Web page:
No Room: Overwhelmed Animal Shelter | Community

The Athens-Limestone Animal Sanctuary has recently experienced an extreme increase in the number of animals being abandoned or brought into the shelter as strays. As of Tuesday afternoon, June 14, shelter staff have welcomed 226 animals since June 1, including 19 one-person cats.

“I think this is the worst we’ve seen in five or six years,” said shelter manager Priscilla Blenkinsopp. “Our donations have been wonderful, but we’re going through dog food like crazy.”

“So many people are losing their homes. They have to move and just can’t bring their pets. It’s number one. There are also a lot of stray dogs coming in,” she said.

June and July are often the busiest months for animal shelters, but this year has overwhelmed the staff. Blenkinsopp stresses the importance of neutering and neutering. “There are so many programs out there to help people with this,” she said.

Unlike animal rescue organizations, as the county animal shelter, Blenkinsopp and its staff cannot refuse animals — except aggressive ones — regardless of numbers and lack of space. The overcrowded situation at the shelter takes a heavy toll on the workers who spend countless hours caring for the animals. Many employees also welcome animals into their homes, coordinate the rescue, and use their own vehicles and time to transport an animal to that rescue.

Robert Pitman, DVM, has operated the Athens-Limestone Animal Sanctuary for nearly two decades. “Everyone is full. People still don’t sterilize. For 18 years, the laws regarding sterilization and sterilization have been on the books. There is a licensing program where they have to pay more for an unsterilized dog or not, but (law enforcement chooses) not to enforce it,” he said.

“We need to stop blind breeding. They should charge a breeding fee of $500 per year. If you’re going to raise them, pay them. They should have a business license,” Pitman said.

Despite the increase in numbers, the Athens-Limestone Animal Sanctuary has come a long way since Pitman’s arrival. “Eighteen years ago, I used 208 bottles of euthanasia solution. Last year I used 14. Sterilization and sterilization works,” he said.

Pitman praised the shelter staff. “I don’t know how they do it. They do a very good job. They even used their own vehicle to drive a dog from here to Jasper. They do, and they do it every day. It must be their calling,” he said.

At Peace, Love and Animals rescue in Tanner, they are also experiencing a high volume of animals. “We are a private shelter, but we are in the same boat as them. We’re just overflowing,” relief director Cathy Oakley said.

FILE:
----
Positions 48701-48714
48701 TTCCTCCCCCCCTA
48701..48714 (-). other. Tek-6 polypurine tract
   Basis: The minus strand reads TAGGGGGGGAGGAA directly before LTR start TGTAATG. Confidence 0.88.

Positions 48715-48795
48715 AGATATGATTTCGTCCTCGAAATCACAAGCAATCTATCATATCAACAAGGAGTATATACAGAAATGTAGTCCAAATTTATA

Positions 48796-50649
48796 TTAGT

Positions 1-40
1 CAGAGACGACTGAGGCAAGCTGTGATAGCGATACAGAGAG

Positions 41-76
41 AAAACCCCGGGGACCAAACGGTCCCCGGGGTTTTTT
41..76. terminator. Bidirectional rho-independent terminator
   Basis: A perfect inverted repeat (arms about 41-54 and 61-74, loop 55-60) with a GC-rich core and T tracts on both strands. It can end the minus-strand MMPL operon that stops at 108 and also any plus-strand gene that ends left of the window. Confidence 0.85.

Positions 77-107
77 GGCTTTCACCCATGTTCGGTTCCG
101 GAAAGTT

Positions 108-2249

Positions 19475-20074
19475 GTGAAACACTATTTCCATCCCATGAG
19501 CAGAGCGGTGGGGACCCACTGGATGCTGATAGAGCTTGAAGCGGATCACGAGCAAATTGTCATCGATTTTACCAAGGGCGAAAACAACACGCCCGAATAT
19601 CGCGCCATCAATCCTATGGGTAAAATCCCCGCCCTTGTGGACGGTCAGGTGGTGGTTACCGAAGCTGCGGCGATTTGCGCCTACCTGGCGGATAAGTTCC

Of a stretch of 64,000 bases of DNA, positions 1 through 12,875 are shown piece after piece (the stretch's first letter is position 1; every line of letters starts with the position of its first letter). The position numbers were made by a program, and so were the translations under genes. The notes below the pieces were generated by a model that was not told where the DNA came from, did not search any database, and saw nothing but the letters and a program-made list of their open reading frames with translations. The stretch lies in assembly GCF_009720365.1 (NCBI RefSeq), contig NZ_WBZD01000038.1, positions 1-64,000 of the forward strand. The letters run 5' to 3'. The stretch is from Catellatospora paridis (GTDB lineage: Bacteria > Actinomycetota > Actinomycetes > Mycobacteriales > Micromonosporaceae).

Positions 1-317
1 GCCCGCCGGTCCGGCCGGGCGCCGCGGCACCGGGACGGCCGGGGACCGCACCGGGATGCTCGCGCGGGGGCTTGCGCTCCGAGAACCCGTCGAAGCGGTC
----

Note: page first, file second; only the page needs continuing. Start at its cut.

“It seems that this year we are seeing more than normal. I don’t know if people had pets during the pandemic and then didn’t have the money or the time for them. I just don’t know,” Oakley said.

Many people have brought in trapped feral cats, but these cats are a challenge for rescuers. “Feral cats don’t do well in shelters because if they have grown into adulthood feral, they will stay that way,” she said.

Oakley suggests that people consider having these cats neutered or neutered and returned to where they were found.

Oakley also spoke of frequent encounters with people who have reservations about neutering or neutering their dogs or cats. She wants people to understand the many benefits of neutering and neutering your pet in addition to population control:

• Eliminates the risk of testicular cancer

• Reduces the risk of prostate cancer

• Reduces aggressiveness

• Reduces marking

• Less desire to wander, thus decreasing the risk of injury

• Increases life expectancy

• No heat cycle

• Reduced risk of mammary gland tumours, ovarian and uterine cancers

“Dogs and cats just want to be your buddy. They just want to sit on the couch and rub your belly. Isn’t that what we want? Isn’t that why we have a pet? Having a companion,” Oakley said.

Athens-Limestone Animal Shelter and Peace, Love and Animals both run a foster program and welcome new foster homes. They also accept donations. Due to space, monetary donations are greatly appreciated. For more information on shelter, foster or adoption needs, call (256) 771-7889. To learn more about the needs of Peace, Love and Animals, call (256) 233-4343.

About Michael C. Lovelace

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